First Appeared in The Music Box, August 2005, Volume 12, #8
Written by John Metzger
It isn’t the file-sharers who are suffocating the music business; the industry is killing itself. There was a time when new talent was discovered, nurtured, and developed so that those who survived achieved long-term success. Although marketing always was a part of the equation, talent frequently held the upper hand. Over the course of the past 35 years, however, things have changed dramatically, and packaging is now more important than content. With the dawning of reality television and the explosion of Star Search-style programming such as American Idol and Nashville Star, the labels have taken yet another shortcut in their pursuits to enhance their respective financial positions. However, by signing their latest hit-makers from the endless stream of amateur pop tarts that are paraded in front of the unsuspecting, celebrity-worshiping public, "artists" are now being treated like disposable commodities. It matters less whether the contestants can sing or write songs. They’re on television, and therefore, they’re the latest, greatest thing. While this scheme generates cash flow for the short term, the longer range implications are potentially disastrous, especially considering that 18 months later, the newly coronated inevitably become a passing fad, and stardom’s circle of life repeats itself with a new slate of contenders.
In this regard, Miranda Lambert is just the latest in a long line of reality-bred personalities to be embraced by the star-seeking music industry. She recently placed third on Nashville Star, the USA network’s answer to American Idol, and not surprisingly, Kerosene, her debut, subsequently shot to the top of the country charts. Unlike most prefabricated celebrities, however, there is more to Lambert than one initially might expect. Without a doubt, her fame was derived from a carefully orchestrated marketing campaign, but standing in sharp contrast to almost all of her counterparts, the 21-year-old Texan actually has talent. Not only does Lambert pen her own material, but she also has the wherewithal to deliver it with a strikingly potent level of down-to-earth sincerity.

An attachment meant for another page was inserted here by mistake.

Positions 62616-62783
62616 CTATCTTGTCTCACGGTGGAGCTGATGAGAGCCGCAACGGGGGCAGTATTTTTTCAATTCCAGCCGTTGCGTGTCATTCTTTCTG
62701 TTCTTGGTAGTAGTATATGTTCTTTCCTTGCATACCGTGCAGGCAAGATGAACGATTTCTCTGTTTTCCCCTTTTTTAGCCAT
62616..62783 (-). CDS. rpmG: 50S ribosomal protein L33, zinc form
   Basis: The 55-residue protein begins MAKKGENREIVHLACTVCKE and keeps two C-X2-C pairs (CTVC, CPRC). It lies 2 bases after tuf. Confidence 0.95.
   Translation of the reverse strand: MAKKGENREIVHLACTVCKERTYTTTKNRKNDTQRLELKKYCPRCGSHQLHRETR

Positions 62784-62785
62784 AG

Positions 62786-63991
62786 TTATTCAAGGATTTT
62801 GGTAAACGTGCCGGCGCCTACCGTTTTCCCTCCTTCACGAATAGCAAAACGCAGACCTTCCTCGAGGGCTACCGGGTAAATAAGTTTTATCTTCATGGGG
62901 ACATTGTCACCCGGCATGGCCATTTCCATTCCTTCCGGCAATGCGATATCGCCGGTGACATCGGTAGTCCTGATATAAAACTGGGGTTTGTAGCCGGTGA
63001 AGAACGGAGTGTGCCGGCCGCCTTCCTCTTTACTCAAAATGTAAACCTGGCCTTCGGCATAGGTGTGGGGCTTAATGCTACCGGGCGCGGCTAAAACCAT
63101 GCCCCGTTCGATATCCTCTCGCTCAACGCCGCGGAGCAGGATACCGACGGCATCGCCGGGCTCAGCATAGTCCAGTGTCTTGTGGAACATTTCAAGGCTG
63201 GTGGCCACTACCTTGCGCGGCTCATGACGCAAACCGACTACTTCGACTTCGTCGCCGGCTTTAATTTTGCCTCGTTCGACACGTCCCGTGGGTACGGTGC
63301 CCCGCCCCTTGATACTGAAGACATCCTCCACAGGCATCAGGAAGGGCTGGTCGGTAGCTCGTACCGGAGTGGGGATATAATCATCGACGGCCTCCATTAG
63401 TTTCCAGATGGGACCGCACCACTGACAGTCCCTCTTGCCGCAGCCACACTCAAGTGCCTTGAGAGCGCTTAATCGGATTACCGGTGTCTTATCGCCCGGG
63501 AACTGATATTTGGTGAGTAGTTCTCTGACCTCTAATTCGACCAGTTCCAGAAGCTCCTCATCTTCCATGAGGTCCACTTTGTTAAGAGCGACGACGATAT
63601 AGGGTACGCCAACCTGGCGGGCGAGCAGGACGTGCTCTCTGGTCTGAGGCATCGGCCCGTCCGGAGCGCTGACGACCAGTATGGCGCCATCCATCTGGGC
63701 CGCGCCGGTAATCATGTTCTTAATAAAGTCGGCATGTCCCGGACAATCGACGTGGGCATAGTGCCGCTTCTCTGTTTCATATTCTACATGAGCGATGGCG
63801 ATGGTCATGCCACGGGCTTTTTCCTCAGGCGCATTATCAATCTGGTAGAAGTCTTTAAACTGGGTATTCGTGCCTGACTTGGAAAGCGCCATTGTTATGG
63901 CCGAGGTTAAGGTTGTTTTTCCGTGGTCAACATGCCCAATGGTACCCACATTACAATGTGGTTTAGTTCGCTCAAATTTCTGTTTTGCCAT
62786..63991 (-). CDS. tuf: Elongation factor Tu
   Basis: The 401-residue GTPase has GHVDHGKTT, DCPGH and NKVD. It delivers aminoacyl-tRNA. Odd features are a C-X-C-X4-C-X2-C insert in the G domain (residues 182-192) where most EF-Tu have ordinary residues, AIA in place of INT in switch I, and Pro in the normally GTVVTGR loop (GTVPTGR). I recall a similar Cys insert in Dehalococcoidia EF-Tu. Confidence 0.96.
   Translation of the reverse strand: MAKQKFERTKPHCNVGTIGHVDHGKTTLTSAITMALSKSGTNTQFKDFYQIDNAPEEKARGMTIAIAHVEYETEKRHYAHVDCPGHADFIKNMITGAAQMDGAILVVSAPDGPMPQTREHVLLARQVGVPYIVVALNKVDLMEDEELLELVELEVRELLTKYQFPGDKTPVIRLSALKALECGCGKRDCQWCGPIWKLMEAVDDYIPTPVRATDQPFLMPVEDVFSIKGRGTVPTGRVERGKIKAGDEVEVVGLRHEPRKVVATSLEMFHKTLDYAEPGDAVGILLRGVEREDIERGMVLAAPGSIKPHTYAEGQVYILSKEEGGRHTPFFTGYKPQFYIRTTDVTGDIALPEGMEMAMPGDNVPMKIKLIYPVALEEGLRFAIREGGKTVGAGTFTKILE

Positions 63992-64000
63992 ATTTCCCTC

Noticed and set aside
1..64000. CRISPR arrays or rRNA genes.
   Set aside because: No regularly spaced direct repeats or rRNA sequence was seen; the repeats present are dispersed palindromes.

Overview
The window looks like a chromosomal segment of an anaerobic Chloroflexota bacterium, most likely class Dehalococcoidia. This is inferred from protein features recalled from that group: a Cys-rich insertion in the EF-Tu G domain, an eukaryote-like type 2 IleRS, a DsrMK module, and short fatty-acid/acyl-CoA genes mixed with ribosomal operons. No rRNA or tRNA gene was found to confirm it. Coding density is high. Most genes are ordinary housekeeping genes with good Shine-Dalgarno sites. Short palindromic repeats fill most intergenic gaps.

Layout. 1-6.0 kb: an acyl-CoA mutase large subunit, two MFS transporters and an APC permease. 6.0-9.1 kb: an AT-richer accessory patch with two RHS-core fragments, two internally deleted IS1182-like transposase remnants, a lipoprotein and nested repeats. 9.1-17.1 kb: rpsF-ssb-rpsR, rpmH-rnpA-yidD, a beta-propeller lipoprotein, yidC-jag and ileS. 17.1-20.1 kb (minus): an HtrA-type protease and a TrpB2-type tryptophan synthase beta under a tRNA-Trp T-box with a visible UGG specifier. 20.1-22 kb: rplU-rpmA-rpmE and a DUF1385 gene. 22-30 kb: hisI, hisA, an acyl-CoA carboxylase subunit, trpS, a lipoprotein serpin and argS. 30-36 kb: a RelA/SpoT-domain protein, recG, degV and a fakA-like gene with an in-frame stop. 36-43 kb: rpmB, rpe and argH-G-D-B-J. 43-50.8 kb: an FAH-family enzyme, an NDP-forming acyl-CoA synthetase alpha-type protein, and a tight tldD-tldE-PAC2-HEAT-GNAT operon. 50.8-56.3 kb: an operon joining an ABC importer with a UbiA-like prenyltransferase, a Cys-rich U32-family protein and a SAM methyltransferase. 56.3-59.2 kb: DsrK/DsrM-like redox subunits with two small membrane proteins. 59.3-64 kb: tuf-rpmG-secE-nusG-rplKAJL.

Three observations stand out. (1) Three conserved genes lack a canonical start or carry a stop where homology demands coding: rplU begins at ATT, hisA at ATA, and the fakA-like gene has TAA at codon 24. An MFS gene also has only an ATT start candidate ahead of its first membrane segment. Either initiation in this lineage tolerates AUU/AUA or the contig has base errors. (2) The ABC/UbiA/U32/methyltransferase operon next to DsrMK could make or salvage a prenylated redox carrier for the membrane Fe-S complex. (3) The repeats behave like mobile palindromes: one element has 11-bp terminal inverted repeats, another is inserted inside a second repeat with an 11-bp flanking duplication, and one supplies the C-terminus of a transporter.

Falling somewhere between Sheryl Crow and Dolly Parton, Lambert utilizes a formula that holds tremendous crossover appeal, and her songs — which range from the honky-tonk intonations of I Can’t Be Bothered to the infectious folk-pop of Me and Charlie Talking to the somber introspection of Greyhound Bound for Nowhere — fold together to form a remarkably impressive debut. In fact, among Kerosene’s 12 tracks, there are only two total clunkers — the bland ballads Bring Me Down and There’s a Wall. Throughout the rest of the outing, she presents an irresistible blend of polish and grit, which seems to indicate that Lambert’s fame may last for far more than the 15 minutes that customarily are awarded to reality show offshoots.
Kerosene is available from Barnes & Noble.
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1 Star: Pitiful
2 Stars: Listenable
3 Stars: Respectable
4 Stars: Excellent
5 Stars: Can't Live Without It!!
Copyright © 2005 The Music Box